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Category: Funny Satire Poems
       Classic humorous and funny poems using irony, exaggeration and ridicule, to expose and criticize stupidity and vices.

  FATHER MOLLOY OR, THE CONFESSION  

Paddy McCabe was dying one day,
    And Father Molloy he came to confess him;
Paddy pray'd hard he would make no delay,
    But forgive him his sins and make haste for to bless him.
"First tell me your sins," says Father Molloy,
"For I'm thinking you've not been a very good boy."
"Oh," says Paddy, "so late in the evenin', I fear,
'Twould throuble you such a long story to hear,
For you've ten long miles o'er the mountains to go,
While the road I've to travel's much longer, you know.
So give us your blessin' and get in the saddle,
To tell all my sins my poor brain it would addle;
And the docther gave ordhers to keep me so quiet--
'Twould disturb me to tell all my sins, if I'd thry it,
And your Reverence has towld us, unless we tell all,
'Tis worse than not makin' confession at all.
So I'll say in a word I'm no very good boy--
And, therefore, your blessin', sweet Father Molloy."

"Well, I'll read from a book," says Father Molloy,
    "The manifold sins that humanity's heir to;
And when you hear those that your conscience annoy,
    You'll just squeeze my hand, as acknowledging thereto."
Then the father began the dark roll of iniquity,
And Paddy, thereat, felt his conscience grow rickety,
And he gave such a squeeze that the priest gave a roar--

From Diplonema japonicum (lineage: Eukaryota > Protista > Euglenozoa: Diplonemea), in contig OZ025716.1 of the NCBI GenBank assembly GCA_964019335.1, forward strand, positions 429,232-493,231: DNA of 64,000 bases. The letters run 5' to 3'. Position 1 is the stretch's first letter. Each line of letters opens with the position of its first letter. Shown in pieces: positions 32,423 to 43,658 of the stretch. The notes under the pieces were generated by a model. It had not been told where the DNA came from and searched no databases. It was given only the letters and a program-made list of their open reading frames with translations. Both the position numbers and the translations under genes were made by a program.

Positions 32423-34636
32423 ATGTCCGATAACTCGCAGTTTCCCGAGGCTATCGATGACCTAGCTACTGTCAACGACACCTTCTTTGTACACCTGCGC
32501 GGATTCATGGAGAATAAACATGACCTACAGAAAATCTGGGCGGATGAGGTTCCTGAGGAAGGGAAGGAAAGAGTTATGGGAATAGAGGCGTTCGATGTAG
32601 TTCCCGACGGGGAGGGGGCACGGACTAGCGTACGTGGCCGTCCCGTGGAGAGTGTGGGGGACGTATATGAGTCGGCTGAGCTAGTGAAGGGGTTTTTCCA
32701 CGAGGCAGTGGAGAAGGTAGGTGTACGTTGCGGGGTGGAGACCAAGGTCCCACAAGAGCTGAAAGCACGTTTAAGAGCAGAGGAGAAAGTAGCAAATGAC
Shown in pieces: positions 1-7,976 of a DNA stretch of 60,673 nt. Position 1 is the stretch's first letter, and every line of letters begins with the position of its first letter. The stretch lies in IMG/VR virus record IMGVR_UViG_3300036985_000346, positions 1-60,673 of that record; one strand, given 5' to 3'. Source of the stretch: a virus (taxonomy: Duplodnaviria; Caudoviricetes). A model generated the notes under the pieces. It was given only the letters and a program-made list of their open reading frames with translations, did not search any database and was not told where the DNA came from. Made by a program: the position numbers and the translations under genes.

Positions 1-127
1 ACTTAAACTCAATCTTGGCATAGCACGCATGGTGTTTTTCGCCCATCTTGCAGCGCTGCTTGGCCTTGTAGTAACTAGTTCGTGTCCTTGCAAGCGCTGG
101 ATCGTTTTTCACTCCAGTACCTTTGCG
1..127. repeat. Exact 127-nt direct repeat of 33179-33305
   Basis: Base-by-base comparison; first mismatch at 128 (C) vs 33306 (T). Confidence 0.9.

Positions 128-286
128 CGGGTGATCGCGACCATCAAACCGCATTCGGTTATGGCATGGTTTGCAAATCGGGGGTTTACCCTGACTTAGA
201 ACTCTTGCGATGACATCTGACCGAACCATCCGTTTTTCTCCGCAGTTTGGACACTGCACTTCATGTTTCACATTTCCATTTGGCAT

"Oh, murdher," says Paddy, "don't read any more,
For, if you keep readin', by all that is thrue,
Your Reverence's fist will be soon black and blue;
Besides, to be throubled my conscience begins,
That your Reverence should have any hand in my sins,
So you'd betther suppose I committed them all,
For whether they're great ones, or whether they're small,
Or if they're a dozen, or if they're fourscore,
'Tis your Reverence knows how to absolve them, asthore;
So I'll say in a word, I'm no very good boy--
And, therefore, your blessin', sweet Father Molloy."

"Well," says Father Molloy, "if your sins I forgive,
    So you must forgive all your enemies truly;
And promise me also that, if you should live,
    You'll leave off your old tricks, and begin to live newly."
"I forgive ev'rybody," says Pat, with a groan,
"Except that big vagabone Micky Malone;
And him I will murdher if ever I can--"
"Tut, tut," says the priest, "you're a very bad man;
For without your forgiveness, and also repentance,
You'll ne'er go to Heaven, and that is my sentence."
"Poo!" says Paddy McCabe, "that's a very hard case--
With your Reverence and Heaven I'm content to make pace;
But with Heaven and your Reverence I wondher--Och hone--
You would think of comparin' that blackguard Malone--
But since I'm hard press'd and that I must forgive,
I forgive--if I die--but as sure as I live
That ugly blackguard I will surely desthroy!--
So, now for your blessin', sweet Father Molloy!"

                                                                     Samuel Lover.


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